Its determined by mean of N2 adsorption and represent the surface area of the activated carbon and it is expressed in m2/g

Internal surface area varies in the range 500-1800

 

PORE SIZE DISTRIBUTION

Micropore:        0-20 A°

Mesopore:        20-50A°

Macropore:       > 50 A°

Micropores and mesopores are supposed the be the most effective for the adsorption phenomenon and represent 80-90 % of the pore distribution.

Distribution of pores depends upon the starting material

Coconut shell a.c. have a predominance of micropore (roughly 90%)

Coal based a.c. have a wide pore distribution (micropore/mesopore distribution is 60/30%)

Wood – peat based a.c. have high proportion of macropore (40-50%)

 

MAIN PARAMETERS THAT CHARACTERIZE ACTIVATED CARBON

  • Iodine number (mg/g)
  • Surface area B.E.T. (m2/g)
  • Methylene blue adsorption (g/100g)
  • Apparent density (kg/dm3)
  • Moisture (%)
  • Ash content (%)
  • Hardness (%)
  • Phenol adsorption (g/l)
  • Particle size distribution (% – mesh)

 

  • Iodine number (mg/g)

Test Method AWWA B 600-78

Is the capacity of adsorption towards the Iodine; since iodine is a small molecule this parameters gives indication about the micropore percentage and the total surface area.

  • Phenol number (g/l) Test Method AWWA B 600-78

Is the quantity of activated carbon used to reduce the concentration of a solution of phenol from 200 mg/l down to 20 mg/l; It gives indication of mesopore and capacity of adsorption of medium molecule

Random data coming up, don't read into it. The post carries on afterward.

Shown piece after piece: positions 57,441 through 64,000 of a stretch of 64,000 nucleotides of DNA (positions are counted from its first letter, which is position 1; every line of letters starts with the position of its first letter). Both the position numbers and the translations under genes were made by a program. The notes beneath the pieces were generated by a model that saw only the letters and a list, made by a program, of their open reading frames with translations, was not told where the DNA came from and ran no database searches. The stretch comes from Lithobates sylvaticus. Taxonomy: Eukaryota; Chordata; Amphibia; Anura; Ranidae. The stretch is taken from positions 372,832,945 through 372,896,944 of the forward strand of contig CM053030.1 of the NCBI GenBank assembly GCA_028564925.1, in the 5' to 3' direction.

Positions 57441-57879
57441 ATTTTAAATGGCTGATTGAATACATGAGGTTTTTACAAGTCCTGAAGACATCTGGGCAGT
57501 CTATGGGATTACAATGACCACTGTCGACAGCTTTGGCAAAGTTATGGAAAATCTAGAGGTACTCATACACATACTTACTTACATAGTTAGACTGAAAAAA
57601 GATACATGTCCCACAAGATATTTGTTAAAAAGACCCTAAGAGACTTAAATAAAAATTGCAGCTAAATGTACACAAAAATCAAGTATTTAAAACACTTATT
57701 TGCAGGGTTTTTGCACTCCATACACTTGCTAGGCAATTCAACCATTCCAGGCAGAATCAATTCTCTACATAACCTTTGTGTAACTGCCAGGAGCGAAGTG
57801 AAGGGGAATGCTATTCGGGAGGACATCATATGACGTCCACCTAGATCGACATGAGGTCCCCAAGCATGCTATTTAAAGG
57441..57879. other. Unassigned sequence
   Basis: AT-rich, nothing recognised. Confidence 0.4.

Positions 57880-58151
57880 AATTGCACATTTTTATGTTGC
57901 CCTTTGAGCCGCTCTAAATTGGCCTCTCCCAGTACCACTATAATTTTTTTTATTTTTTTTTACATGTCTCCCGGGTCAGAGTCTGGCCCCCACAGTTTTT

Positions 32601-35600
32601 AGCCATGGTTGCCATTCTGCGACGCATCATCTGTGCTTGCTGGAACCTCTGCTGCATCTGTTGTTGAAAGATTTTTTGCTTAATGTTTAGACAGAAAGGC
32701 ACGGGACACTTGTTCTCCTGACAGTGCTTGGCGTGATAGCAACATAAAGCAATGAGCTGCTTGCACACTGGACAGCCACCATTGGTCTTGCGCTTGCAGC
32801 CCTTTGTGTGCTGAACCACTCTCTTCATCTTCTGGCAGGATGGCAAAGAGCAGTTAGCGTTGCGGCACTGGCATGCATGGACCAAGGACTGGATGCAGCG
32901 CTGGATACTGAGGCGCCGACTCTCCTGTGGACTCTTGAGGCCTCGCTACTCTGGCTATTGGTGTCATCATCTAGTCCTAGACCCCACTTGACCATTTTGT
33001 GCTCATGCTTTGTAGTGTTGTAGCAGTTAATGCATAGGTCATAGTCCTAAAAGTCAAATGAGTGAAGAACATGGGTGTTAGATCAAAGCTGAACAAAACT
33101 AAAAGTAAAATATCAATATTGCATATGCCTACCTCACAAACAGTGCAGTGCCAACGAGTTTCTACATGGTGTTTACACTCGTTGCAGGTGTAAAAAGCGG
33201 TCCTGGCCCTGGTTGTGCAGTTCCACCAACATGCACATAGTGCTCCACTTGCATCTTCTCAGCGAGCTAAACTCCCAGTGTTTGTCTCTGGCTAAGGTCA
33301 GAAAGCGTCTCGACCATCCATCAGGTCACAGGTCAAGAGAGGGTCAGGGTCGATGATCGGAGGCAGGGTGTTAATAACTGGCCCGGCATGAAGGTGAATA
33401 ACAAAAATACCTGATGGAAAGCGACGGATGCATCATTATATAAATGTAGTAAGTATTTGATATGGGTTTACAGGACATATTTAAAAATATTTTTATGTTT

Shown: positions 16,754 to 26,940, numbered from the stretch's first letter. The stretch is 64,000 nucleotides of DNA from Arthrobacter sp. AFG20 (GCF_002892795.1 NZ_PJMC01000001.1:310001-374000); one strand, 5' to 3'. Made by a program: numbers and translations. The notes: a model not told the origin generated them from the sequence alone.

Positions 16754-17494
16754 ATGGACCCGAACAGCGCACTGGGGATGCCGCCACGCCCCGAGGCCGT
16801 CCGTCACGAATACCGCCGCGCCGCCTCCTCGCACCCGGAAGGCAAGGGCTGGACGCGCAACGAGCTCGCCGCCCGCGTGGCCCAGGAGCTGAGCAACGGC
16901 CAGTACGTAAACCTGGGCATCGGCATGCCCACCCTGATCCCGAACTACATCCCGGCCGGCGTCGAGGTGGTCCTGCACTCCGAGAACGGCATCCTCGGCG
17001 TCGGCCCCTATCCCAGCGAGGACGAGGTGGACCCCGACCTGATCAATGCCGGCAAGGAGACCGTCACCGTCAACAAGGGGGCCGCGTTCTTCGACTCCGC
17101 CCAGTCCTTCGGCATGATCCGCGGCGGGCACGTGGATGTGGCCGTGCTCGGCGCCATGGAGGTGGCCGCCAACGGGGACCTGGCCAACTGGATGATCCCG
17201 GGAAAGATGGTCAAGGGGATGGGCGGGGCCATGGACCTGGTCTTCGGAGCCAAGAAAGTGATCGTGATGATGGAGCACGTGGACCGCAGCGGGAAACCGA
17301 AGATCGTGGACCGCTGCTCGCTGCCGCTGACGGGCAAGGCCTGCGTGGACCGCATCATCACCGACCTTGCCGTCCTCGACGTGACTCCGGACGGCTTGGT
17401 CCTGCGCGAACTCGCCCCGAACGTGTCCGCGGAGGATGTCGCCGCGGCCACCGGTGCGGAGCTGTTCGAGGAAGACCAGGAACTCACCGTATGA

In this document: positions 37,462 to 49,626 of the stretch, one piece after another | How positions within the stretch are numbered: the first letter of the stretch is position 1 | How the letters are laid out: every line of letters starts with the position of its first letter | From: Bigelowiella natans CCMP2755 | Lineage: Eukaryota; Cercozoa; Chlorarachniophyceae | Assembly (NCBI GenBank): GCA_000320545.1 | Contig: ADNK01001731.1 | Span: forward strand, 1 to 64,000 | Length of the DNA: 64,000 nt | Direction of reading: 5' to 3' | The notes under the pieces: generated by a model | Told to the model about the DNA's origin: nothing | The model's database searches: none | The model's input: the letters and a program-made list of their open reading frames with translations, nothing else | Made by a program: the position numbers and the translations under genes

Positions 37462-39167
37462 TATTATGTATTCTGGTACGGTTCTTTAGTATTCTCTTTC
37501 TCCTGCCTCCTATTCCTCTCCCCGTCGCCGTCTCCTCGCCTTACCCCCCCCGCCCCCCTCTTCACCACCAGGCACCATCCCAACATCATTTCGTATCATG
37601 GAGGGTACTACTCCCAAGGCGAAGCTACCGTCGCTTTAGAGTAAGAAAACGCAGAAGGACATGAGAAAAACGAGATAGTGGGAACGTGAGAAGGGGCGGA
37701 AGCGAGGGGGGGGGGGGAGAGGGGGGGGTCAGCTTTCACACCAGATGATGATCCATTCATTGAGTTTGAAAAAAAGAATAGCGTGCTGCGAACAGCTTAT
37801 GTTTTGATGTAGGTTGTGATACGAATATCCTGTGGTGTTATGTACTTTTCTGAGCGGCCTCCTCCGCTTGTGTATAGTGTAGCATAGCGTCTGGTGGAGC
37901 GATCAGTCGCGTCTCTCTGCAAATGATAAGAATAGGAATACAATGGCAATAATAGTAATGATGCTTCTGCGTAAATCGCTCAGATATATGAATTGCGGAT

• Methylene blue adsorption (g/100g) Test Method ASTM Spectrofotometric

Is the quantity of M.B. adsorbed by 100 g activated carbon;

It gives indication about macropore quantity of the activated carbon and the decolourization capacity.

  • Bulk Density (g/l) Test Method ASTM D 2854)

This parameter may give indication of the activation of activated carbon of same raw material; it’s important mainly for designing the plants and the filters.

  • Ash content (%) Test Method ASTM D 2866

Represents the quantity of inert material of an a. c.

 

Particle size distribution

Test method ASTM D 2862

Is generally expressed in US mesh and represent the particle size of an activated Carbon

Correspondence between U.S. mesh (A.S.T.M.) ad Millimeters

U.S. mesh (A.S.T.M.) Milimeters
4 4.76
6 3.36
8 2.38
12 1.68
16 1.19
20 0.84
40 0.42
200 0.074
325 0.044

PARAMETERS AFFECTING THE ADSORPTION PROCESS ON ACTIVATED CARBON

Type of activated carbon (raw material, pore size distribution, mesh size)

Type of contaminant (molecular weight, chemical structure, presence of other compounds)

Concentration of contaminant

Temperature of fluid phase

Humidity of fluid phase (gas stream)

 

ADSORPTION ISOTHERM

“Each type of activated carbon as a capacity of adsorption towards each contaminants”

This capacity is determined or expressed by a “specific adsorption isotherm” and represent the capacity of an activated carbon to remove a contaminant from a stream (liquid or gas)

This capacity is called “loading of activated carbon” and it is expressed as X/M where X is the weight of contaminants adsorbed (g)

M is the weight of activated carbon (g) The definition is “quantity of contaminant adsorbed per unit of weight of activated carbon”

 

DIAGRAM OF AN ADSORPTION TEST